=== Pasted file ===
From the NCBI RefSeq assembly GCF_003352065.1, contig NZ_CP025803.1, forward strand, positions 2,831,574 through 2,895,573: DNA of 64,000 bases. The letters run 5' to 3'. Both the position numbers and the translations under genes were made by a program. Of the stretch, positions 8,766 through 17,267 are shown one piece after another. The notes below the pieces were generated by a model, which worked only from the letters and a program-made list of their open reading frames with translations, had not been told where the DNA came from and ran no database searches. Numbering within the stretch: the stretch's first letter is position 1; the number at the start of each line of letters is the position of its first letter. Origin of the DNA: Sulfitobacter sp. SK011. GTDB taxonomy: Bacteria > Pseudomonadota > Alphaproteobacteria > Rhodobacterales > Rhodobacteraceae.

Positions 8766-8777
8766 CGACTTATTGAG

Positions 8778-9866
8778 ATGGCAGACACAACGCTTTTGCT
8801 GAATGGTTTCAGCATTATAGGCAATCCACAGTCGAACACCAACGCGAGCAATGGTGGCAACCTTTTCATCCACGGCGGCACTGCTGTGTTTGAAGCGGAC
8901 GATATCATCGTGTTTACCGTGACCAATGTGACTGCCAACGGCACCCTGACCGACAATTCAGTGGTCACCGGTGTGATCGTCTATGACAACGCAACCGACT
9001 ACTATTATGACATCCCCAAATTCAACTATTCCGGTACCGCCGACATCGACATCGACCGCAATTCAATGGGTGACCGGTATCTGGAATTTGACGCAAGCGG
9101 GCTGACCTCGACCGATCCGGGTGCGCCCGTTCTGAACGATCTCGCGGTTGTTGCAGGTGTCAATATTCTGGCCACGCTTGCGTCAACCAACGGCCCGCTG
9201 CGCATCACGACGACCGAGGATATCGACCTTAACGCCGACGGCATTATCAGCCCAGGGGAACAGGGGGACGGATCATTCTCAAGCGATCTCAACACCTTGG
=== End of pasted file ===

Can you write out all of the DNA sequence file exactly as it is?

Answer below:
From the NCBI RefSeq assembly GCF_003352065.1, contig NZ_CP025803.1, forward strand, positions 2,831,574 through 2,895,573: DNA of 64,000 bases. The letters run 5' to 3'. Both the position numbers and the translations under genes were made by a program. Of the stretch, positions 8,766 through 17,267 are shown one piece after another. The notes below the pieces were generated by a model, which worked only from the letters and a program-made list of their open reading frames with translations, had not been told where the DNA came from and ran no database searches. Numbering within the stretch: the stretch's first letter is position 1; the number at the start of each line of letters is the position of its first letter. Origin of the DNA: Sulfitobacter sp. SK011. GTDB taxonomy: Bacteria > Pseudomonadota > Alphaproteobacteria > Rhodobacterales > Rhodobacteraceae.

Positions 8766-8777
8766 CGACTTATTGAG

Positions 8778-9866
8778 ATGGCAGACACAACGCTTTTGCT
8801 GAATGGTTTCAGCATTATAGGCAATCCACAGTCGAACACCAACGCGAGCAATGGTGGCAACCTTTTCATCCACGGCGGCACTGCTGTGTTTGAAGCGGAC
8901 GATATCATCGTGTTTACCGTGACCAATGTGACTGCCAACGGCACCCTGACCGACAATTCAGTGGTCACCGGTGTGATCGTCTATGACAACGCAACCGACT
9001 ACTATTATGACATCCCCAAATTCAACTATTCCGGTACCGCCGACATCGACATCGACCGCAATTCAATGGGTGACCGGTATCTGGAATTTGACGCAAGCGG
9101 GCTGACCTCGACCGATCCGGGTGCGCCCGTTCTGAACGATCTCGCGGTTGTTGCAGGTGTCAATATTCTGGCCACGCTTGCGTCAACCAACGGCCCGCTG
9201 CGCATCACGACGACCGAGGATATCGACCTTAACGCCGACGGCATTATCAGCCCAGGGGAACAGGGGGACGGATCATTCTCAAGCGATCTCAACACCTTGG